Ginger Turner, Appellant, v. Jeri Holbrook, Individually; Steve Hofheins, Individually; Jason Henslee, Individually; United States of America; United States Postal Service, Appellees, 278 F.3d 754 (8th Cir. 2002)

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US Court of Appeals for the Eighth Circuit - 278 F.3d 754 (8th Cir. 2002) Submitted: November 14, 2001
Filed: February 1, 2002

Martin A. Diaz, argued, Iowa City, IA, for appellant.

Gary Lee Hayward, argued, Des Moines, IA, for appellee.

Before BYE, RICHARD S. ARNOLD, and RILEY, Circuit Judges.

RILEY, Circuit Judge.


Ginger Turner (Turner) appeals the dismissal by the district court1  of her constitutional tort claims, her claim for false arrest, and her promissory estoppel claim. Turner, a United States Postal Service employee working at both the Coralville and the Iowa City, Iowa offices, brought the instant action based upon an investigation initiated by her supervisor and by a postal inspector and another investigator regarding suspected worker's compensation fraud. Following the investigation, the Postal Service terminated Turner. She contested the termination. In an arbitration conducted pursuant to statutory grievance procedures, Turner was reinstated with back pay. We affirm the district court's dismissal of Turner's constitutional tort and promissory estoppel claims and the court's summary judgment on Turner's false arrest claim.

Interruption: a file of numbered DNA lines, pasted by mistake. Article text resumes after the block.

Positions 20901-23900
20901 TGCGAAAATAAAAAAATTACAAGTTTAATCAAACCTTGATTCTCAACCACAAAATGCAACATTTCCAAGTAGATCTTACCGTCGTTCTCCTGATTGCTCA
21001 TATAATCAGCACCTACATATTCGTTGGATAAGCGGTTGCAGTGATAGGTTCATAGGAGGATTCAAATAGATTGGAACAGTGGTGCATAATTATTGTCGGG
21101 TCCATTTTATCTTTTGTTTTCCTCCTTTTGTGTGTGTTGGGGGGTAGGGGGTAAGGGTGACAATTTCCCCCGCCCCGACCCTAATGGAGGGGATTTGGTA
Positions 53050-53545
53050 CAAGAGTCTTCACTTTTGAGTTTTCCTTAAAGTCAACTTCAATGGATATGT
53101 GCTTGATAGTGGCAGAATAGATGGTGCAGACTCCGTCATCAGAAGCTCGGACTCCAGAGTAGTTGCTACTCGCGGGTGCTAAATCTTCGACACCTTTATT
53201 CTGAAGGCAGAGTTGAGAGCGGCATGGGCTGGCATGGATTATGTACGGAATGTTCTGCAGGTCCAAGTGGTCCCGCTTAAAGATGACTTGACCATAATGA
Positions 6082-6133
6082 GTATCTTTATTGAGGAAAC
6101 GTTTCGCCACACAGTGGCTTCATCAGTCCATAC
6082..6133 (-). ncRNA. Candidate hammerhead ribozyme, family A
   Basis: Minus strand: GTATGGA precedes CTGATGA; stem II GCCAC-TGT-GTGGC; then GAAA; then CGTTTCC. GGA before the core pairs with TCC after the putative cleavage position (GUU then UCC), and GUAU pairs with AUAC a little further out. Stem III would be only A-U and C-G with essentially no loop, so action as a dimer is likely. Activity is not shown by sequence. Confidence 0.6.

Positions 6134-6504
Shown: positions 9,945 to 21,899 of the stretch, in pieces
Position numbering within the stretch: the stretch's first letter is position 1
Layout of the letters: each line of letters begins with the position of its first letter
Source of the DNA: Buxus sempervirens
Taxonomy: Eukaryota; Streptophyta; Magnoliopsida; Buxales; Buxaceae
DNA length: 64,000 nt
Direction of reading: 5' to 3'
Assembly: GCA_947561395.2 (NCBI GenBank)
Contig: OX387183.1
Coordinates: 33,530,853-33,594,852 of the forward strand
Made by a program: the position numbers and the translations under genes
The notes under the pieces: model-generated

On August 13, 1998, Turner sustained a work-related lower back injury. Turner reported the injury to her employer five days later. The next day she visited a doctor who diagnosed her with a low back sprain. The doctor prescribed medication and told Turner not to return to work until after her next scheduled visit on August 31, 1998.